Some weeks later a colleague of mine shared a request in our prayer meeting for three small premature babies in the nursery - triplets that, despite being small and seemingly frail, appeared to be making a turnaround. My heart was buoyed by the news. But I have held more tightly to cautious and expectant hope rather than unrealistic optimism. I remained downcast.
Some time later, I returned to our maternity ward. After a glance over the charts of the twelve expectant mothers we were managing that day, I entered our nursery. I could hear the hymns of the nearby church beginning the Sunday service. The crowded room bustled with young mothers and their little treasures - changing clothes for the doctor's arrival while delicately navigating intravenous lines and oxygen tubing. Several greetings of "moning" welcomed me and I collected papers, afraid that I might need to ruin many of those smiles with the day's news.
The first warmer I came to took my breath away.
Three healthy babies cuddled together wearing matching Sunday dresses. A young mother and a new grandmother smiled at my surprise. They were now the seasoned veterans of our nursery and could even be seen advising newer arrivals on how to look after their little ones. As I perused their growth charts I grew more and more stunned. Not only were they growing, but breastfeeding and approaching a healthy discharge home from the hospital! As the hymns continued in the background, I enjoyed a silent and misty-eyed moment of reverent gratitude.
"But in the end, it's only a passing thing, this shadow. Even darkness must pass. A new day will come. And when the sun shines it will shine out the clearer. Those are the stories that stayed with you, that meant something, even if you were too small to understand why."
"But I think, Mr. Frodo, I do understand. I know now. Folk in those stories had lots of chances of turning back, only they didn't. They kept going. Because they were holding on to something."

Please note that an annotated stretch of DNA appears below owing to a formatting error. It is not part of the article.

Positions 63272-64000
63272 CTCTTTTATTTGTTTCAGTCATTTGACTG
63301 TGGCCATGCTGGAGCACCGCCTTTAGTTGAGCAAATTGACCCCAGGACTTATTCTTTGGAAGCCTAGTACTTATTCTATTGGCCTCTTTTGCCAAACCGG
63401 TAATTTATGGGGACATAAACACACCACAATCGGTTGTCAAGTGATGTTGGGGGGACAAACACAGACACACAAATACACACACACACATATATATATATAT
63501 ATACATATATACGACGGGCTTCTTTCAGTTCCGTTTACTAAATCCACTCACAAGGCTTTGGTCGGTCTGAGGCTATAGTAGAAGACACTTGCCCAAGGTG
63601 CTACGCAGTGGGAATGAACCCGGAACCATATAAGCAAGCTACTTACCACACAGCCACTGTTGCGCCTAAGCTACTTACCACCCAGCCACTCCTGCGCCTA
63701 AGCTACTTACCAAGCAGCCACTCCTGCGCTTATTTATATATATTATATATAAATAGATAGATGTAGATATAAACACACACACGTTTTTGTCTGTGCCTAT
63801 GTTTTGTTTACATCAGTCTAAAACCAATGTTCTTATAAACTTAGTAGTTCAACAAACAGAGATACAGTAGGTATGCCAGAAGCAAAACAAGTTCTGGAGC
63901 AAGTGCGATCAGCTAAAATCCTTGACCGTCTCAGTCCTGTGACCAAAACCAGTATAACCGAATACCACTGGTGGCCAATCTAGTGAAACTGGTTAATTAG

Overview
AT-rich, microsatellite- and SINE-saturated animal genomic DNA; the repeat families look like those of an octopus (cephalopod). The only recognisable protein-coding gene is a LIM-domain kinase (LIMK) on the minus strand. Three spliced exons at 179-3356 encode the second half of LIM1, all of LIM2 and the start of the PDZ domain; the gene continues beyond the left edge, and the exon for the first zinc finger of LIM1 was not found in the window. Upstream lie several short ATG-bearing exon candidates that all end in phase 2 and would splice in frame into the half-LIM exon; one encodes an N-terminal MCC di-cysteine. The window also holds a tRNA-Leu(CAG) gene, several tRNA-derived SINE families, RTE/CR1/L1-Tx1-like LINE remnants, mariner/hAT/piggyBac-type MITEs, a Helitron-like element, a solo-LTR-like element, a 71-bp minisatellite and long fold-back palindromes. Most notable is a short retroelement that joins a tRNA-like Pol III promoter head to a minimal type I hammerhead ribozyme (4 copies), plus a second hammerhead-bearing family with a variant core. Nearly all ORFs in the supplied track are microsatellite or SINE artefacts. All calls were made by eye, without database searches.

A decade ago we felt the distinct call of God to pursue caring for the least, the last, and the lost in the highlands of Papua New Guinea. Over the years, my initial heroic optimism has matured into a persevering hope. The enduring effects of our service here are evident in the children I see running around our village that I delivered, in the new doctors that I have taught, and in the grateful smiles of families I've cared for as we go to and from the market. But every once in a while, a moment of miserable darkness threatens to to blot it out. When another child dies, a mother loses her newborn, or the endless tribal violence fills our wards with casualties, I begin to wonder what I am holding onto. In some of my most challenging call nights, I have thought it would be simplest and easiest to leave these daily battles to someone else.
When I reflect on that call, I know now. I am not called to great accomplishments and great victories. Not even to be successful, though with God's grace we often are. I am called to fight for what Christ fought for - God's redemption of this world through the rescue of individual hearts. A contest filled with miracles, narrow escapes, blood, trials, deaths, and resurrection. At times, the gravity of it escapes me - while at others I cannot escape it. But in all times, I pray I would continue steadfastly in His hope.
"What are we holding onto, Sam?"
"That's there's some good in this world, Mr. Frodo. And it's worth fighting for."